Everything was starting to fall to place. Gia felt happy.
Mostly it was Lucas that made her feel better, but school was working out as well, and Gerard was in a very good mood all the time even though Lindsey kept complaining about being incredibly tired and uncomfortable all the time. Despite the fact that she had to keep her relationship with Lucas a secret from her dad and uncles, there was very little that could bring Gia down.
Well, there was this one thing…
Gia laid on her bed on her stomach, with a white box in her hands. She had been staring at it for the past five minutes, just thinking. Her thoughts circled around one single person. Her mother.
The girl sighed, and opened the box. It was a music box where Gia kept some little trinkets, jewelry and such. A melody started to play when she opened it, and she kept it open even after she had retrieved what she wanted from it.
It was a small, flat silver key with a three-digit number on it.
About a month or so ago, Gia and Gerard had had a chat. About her mother. And he revealed to her that before committing suicide, Gia’s mother had left her a key to a safe deposit box to a bank in Newark. Gia didn’t know why it was in Newark instead of Belleville, where they were living at the time of the suicide, but all she knew was that someday she’d have to go there.
Gerard had given her the key, and told her that he’ll take her there when she’s ready.
Well, Gia was ready now. It was the only thing pressing her mind at the moment. She couldn’t get peace of mind if she didn’t find out soon what was in that box. The box was bothering her even more than the fact that she had a boyfriend and her dad knew nothing about it.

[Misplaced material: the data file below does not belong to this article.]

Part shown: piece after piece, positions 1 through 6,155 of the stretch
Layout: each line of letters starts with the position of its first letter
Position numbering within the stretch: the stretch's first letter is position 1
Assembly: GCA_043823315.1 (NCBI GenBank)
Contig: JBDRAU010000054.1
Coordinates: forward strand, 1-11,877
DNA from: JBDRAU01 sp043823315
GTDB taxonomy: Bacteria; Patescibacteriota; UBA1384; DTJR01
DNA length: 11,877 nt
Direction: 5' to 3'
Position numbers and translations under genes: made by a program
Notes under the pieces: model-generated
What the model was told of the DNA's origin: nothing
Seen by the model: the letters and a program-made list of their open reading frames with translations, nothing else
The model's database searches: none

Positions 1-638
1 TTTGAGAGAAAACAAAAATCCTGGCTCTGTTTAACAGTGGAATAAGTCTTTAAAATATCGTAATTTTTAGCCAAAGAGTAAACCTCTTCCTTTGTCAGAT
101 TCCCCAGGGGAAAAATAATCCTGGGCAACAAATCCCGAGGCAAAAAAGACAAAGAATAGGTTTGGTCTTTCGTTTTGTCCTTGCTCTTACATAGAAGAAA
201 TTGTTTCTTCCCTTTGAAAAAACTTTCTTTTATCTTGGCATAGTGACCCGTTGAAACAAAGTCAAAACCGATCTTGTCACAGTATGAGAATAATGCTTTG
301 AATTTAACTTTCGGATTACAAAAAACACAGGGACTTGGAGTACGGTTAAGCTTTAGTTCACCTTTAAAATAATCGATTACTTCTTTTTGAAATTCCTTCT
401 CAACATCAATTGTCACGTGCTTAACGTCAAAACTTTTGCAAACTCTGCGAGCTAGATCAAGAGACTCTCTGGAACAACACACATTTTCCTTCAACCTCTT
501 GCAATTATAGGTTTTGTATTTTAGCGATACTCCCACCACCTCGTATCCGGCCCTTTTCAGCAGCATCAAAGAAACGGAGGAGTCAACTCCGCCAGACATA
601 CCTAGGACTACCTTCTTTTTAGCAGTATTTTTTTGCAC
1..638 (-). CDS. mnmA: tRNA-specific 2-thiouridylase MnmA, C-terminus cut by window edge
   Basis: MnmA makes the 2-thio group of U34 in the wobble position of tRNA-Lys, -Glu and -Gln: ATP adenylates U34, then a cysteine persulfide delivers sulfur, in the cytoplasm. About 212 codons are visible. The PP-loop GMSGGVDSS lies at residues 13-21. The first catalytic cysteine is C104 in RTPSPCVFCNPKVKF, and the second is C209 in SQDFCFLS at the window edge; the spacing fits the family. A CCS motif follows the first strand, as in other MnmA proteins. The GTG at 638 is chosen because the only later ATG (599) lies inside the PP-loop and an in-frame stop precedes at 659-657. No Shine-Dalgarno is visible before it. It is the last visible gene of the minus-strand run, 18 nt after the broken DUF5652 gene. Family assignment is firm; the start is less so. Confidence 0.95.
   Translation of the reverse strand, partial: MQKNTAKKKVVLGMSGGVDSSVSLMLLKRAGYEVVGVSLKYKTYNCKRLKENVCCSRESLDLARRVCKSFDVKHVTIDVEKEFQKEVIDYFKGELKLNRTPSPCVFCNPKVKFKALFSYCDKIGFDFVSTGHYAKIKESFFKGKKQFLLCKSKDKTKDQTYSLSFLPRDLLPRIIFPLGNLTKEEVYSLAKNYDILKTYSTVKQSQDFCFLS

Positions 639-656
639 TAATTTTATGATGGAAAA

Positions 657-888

When Gia heard the front door open and close and Jersey start barking downstairs, she knew that Gerard had just gotten home. She closed the music box, and left her room.
Gerard was just taking off his jacket by the door, with Jersey and Susan Michelle barking beside him, wagging their tales to greet him.
“Dad?” Gia said when she got to the foot of the stairs.
“Oh there you are,” Gerard said when he heard her.
“Listen, I have something I need to talk to you about.”
Gerard immediately looked suspicious. “Are you pregnant?”
“What? No, I–“
“Did you catch an std?”
“Did you break my computer again?”
“No I did not touch your computer!” Gia shrieked. “Why would you immediately assume it’s something bad?”
“I don’t know,” Gerard shrugged. “What did you want to talk about then?”
“Well… Do you remember when a few weeks ago we had that little talk about my mom?”
The mention of Gia’s mother made him freeze. He knew what this was about.
“I wanna go to that bank and see what’s in that box.”
Gerard sighed. True, he had told her about the box and given her the key, thinking that she was mature enough. But lately he had started to doubt this decision. Things were going so well between them, and Gia seemed a lot happier as well, and he didn’t want to ruin that.
“Gia, are you sure it’s what you want?” he asked. Ultimately, the decision would be hers. The second he gave her that key, the decision was passed down to her. It wasn’t his choice to make anymore.
“Yes. I have to know what’s in there. She left this key for me for a reason.”
Gerard nodded, figuring that if he told her he wouldn't take her there, she’d just hitchhike a ride there or something.
“Fine. We’ll go tomorrow. I’ll pick you up after school and we’ll go, okay?”
Gia agreed, and returned to her room where she stayed the rest of the evening. She couldn't wait for school to end the next day, and while she was a bit nervous about what she would find in that box, she was also very excited. It was from her mother, to Gia. She didn’t have a lot of things from her mother, so this was special.
So, by the time Gia got into her father’s car after school had ended for the day, she had butterflies in her stomach.